The hiatus between Shane and headliner Bob Dylan allowed for a trip or two to the cider bar, a long queue for the loos and anticipation to mount among the mostly inebriated revellers. I had never experienced Dylan Live, and as he’s now in his 70th year, I imagine this will be my one and only chance.
Heading back to the main stage, it seems that the whole of London is assembled to witness possibly his last ever UK performance. I wonder if there’s some sort of secret affiliation between Dylan and The Tallest People in the World. As he finally takes the stage amid rapturous applause, all I can make out is his beacon-like white hat. Why no big screens at the sides of the stage, Feis organisers?
Bob certainly seemed to enter into the Irish spirit of things, energetically switching between keys, harmonica and guitar during his 90- minute set.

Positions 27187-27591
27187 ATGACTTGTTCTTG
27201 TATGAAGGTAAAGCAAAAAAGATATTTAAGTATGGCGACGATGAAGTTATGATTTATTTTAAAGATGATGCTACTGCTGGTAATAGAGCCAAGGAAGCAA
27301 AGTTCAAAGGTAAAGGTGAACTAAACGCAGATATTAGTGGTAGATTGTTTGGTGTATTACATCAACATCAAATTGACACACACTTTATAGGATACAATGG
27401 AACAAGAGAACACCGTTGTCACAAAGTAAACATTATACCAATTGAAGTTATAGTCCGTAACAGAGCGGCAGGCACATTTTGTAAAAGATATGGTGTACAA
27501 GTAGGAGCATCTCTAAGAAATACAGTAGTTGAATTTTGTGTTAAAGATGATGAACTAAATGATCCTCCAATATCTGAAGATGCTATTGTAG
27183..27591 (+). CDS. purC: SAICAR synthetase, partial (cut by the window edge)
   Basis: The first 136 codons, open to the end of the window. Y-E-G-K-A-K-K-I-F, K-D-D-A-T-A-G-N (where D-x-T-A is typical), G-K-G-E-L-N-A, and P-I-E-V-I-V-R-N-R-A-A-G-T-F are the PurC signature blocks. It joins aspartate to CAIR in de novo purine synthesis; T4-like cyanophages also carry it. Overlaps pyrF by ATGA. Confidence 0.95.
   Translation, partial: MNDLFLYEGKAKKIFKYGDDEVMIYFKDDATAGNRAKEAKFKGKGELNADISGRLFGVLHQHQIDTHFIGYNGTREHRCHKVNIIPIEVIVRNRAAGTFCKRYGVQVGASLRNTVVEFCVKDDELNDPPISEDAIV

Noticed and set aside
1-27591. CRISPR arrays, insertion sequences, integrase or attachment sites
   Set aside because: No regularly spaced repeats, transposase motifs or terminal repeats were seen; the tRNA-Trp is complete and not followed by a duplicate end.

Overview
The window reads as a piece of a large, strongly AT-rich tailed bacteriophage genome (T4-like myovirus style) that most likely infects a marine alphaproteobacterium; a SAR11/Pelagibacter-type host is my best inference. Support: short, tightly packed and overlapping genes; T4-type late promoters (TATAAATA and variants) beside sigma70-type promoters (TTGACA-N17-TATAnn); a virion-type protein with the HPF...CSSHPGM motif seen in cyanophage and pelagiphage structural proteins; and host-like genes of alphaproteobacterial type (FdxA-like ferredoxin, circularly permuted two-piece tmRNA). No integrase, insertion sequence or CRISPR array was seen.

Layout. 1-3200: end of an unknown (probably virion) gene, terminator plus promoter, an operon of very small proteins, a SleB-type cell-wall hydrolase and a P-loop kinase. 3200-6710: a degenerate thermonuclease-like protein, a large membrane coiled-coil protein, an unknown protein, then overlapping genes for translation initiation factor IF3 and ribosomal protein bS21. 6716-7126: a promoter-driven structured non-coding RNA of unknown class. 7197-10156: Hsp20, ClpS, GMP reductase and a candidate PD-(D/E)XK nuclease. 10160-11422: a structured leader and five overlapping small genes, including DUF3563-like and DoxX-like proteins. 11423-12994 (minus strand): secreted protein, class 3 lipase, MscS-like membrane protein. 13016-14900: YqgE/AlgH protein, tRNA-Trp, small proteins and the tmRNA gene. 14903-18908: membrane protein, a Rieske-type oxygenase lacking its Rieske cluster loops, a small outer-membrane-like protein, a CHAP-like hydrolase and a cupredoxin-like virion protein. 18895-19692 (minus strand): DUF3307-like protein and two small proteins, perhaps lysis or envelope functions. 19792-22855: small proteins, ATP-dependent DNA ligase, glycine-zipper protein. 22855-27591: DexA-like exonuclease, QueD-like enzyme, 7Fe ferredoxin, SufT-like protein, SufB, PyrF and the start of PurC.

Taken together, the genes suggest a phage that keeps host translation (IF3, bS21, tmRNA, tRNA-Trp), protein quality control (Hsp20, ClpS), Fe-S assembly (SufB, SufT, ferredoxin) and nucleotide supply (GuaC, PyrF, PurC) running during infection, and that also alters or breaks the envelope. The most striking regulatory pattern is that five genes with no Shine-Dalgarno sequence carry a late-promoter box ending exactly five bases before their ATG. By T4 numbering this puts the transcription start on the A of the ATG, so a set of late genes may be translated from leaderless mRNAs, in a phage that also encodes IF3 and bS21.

On paper the set list was every Dylan fan’s dream. The opening ballad It’s All Over Now, Baby Blue was followed up with iconic tunes galore. Songs like Tangled up in Blue, Simple Twist of Fate and appropriately, A Hard Rain’s A-Gonna Fall, were not immediately recognisable from their opening verses. This was mainly because Dylan sang a different version of everything, elongating some choruses and rattling through others at break-neck speed. The whole set was delivered in the vocal style of a Sesame Street character doing Dylan. In short, he seemed to be parodying a caricature of himself.
Like A Rolling Stone got the crowd chanting along, it was just that we were all singing the Bob Dylan original, while the man himself was sticking to the cartoon version. All Along the Watchtower and the finale Blowin’ in the Wind went down a storm once we’d worked out which songs they were and gave up trying to sing along.
As day one of Feis came to a close, I felt mixed emotions about the headline act. On one hand I felt privileged to have seen Dylan, one of the greatest musicians the world has ever known, in concert. On the other hand, his performance was not the work of an icon I know and love.